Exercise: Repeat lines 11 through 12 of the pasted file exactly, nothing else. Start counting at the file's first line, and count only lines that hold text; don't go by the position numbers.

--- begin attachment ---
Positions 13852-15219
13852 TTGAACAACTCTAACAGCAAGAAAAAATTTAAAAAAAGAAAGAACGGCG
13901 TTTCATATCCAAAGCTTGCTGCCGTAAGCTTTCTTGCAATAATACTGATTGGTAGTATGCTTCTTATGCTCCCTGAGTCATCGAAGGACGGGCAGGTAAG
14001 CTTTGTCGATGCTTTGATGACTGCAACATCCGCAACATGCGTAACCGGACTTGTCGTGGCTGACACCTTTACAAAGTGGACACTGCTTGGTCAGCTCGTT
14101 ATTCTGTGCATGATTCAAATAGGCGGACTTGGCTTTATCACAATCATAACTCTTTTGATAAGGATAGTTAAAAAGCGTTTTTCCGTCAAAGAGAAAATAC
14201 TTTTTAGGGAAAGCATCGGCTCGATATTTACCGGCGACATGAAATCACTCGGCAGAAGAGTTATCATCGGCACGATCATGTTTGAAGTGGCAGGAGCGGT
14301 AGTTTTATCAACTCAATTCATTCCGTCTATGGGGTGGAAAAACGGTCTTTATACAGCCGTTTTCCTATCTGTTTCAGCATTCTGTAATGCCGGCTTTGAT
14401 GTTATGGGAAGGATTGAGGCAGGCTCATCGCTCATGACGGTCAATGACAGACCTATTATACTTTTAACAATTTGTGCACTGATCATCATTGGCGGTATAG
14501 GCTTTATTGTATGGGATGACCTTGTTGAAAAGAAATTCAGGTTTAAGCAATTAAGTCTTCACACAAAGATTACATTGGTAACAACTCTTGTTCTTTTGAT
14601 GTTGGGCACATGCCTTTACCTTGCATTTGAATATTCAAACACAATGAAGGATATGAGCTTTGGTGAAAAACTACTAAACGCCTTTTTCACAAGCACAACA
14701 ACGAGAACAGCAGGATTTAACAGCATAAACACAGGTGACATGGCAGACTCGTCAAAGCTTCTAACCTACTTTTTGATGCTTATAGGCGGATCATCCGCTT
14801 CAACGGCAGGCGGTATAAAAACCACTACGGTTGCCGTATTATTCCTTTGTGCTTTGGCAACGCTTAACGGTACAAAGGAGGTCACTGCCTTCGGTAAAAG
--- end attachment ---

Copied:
14701 ACGAGAACAGCAGGATTTAACAGCATAAACACAGGTGACATGGCAGACTCGTCAAAGCTTCTAACCTACTTTTTGATGCTTATAGGCGGATCATCCGCTT
14801 CAACGGCAGGCGGTATAAAAACCACTACGGTTGCCGTATTATTCCTTTGTGCTTTGGCAACGCTTAACGGTACAAAGGAGGTCACTGCCTTCGGTAAAAG